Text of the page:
As a result, the young painter says many of his colleagues have also shifted their subject matter. “We are free now to draw and paint and write what we want. Anything.” he adds with emphasis. “I still see misery in the world. But the new freedom here, that is the first sign of hope. The spirit and soul of the Mozambique people were liberated with independence and it shows now. There is pride expressed now. Before it was fear.

Untitled work on the unstoppable growth and danger of gossip and rumor

Untitled work on the unstoppable growth and danger of gossip and rumor

Commercial benefits of the creative arts are never mentioned as a motive. Most of Sumbana’s works have been given away, mainly to Frelimo. He acts surprised when asked why he does not sell them. “They are seen now, more than if there were in houses. That is better for them.”

His balled, tight navy blue sweater, sleeves ending just below the elbows, reveals his poverty. He wants to continue his studies at a university, preferably in economics, but money is a problem. His only immediate concern about income is to have enough to buy more oils and the tackboard on which he paints, since canvas is either unavailable or too expensive. He has kept only two of his paintings; a small incomplete photo album is the only trace of his progress.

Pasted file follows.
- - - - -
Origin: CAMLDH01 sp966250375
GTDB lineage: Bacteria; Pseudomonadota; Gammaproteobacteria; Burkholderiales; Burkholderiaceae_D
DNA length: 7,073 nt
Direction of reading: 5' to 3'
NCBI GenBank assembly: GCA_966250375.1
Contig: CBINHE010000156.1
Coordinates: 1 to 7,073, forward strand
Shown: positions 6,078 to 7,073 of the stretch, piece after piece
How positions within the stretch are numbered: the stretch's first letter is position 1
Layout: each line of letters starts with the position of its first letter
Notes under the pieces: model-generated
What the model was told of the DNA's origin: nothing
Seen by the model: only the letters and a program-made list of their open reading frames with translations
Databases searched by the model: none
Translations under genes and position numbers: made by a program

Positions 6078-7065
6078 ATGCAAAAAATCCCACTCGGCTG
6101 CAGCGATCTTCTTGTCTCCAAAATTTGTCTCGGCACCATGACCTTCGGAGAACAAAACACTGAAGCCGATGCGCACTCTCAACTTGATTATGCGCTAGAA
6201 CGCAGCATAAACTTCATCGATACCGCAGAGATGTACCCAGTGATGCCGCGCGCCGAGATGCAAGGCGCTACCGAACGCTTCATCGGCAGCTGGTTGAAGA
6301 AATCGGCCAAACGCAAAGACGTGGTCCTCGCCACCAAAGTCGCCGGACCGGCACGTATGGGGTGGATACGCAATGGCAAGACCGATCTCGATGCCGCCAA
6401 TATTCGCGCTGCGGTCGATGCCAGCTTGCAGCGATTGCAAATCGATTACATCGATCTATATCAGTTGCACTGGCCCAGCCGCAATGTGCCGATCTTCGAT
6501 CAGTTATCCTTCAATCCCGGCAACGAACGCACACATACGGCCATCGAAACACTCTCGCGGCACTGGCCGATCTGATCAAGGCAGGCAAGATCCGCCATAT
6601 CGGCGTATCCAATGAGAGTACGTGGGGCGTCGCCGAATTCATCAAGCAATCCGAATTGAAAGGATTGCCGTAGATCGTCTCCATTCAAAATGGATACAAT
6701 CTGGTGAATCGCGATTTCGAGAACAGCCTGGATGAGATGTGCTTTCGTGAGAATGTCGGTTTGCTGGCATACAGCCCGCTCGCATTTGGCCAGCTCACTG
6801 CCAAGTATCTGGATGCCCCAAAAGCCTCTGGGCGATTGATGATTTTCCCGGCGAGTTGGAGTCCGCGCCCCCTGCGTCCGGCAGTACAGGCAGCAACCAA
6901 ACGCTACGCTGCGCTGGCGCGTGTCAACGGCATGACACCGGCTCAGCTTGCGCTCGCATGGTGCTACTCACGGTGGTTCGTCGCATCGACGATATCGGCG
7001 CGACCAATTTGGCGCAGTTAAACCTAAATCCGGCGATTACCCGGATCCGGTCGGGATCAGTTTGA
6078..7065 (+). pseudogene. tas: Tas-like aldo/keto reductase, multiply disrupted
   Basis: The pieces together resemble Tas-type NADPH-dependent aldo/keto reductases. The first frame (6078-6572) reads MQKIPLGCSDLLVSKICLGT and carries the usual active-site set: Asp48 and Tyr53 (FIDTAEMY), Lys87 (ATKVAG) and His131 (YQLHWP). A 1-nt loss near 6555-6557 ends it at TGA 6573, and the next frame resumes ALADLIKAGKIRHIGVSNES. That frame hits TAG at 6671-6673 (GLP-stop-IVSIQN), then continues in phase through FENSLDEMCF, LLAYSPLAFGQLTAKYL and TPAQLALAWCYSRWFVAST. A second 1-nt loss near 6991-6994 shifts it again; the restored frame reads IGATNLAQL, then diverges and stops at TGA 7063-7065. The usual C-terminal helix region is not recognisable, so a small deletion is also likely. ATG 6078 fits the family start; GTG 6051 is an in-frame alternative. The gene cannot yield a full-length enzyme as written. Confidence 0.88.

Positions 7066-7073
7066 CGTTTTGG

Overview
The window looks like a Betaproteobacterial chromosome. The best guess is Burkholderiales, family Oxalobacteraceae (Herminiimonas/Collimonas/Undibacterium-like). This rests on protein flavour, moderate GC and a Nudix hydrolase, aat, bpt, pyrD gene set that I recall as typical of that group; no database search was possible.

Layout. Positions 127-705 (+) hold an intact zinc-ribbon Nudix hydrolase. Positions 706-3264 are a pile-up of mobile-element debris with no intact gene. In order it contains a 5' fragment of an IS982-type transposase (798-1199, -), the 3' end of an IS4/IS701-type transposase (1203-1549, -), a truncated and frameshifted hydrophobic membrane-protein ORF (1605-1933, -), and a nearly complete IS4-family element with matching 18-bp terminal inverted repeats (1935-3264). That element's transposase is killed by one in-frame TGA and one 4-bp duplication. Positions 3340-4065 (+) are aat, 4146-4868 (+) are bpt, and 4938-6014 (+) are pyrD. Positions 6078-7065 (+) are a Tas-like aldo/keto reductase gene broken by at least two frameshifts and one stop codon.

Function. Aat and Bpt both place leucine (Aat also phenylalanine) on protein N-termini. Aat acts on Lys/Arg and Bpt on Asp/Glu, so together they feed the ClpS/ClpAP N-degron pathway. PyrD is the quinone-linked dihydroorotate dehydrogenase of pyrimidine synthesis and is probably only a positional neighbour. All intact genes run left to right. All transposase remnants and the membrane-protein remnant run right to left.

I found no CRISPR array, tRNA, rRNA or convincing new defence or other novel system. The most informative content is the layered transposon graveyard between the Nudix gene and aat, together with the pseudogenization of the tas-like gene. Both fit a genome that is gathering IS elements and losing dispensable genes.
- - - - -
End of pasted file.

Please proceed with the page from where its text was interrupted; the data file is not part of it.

It does not occur to him to keep his work. “This is the way I’ve learned to express myself. This is the way I speak. I want others to listen through my paintings, to understand our problems. And now,” he adds with a smile, “perhaps also to see that there are, for the first time, some answers for us.”

Received in New York July 7, 1975

©1975 Robin Wright

Robin Wright is an Alicia Patterson Foundation award winner on leave from The Christian Science Monitor. This article may be published with credit to Robin Wright, The Christian Science Monitor, and the Alicia Patterson Foundation.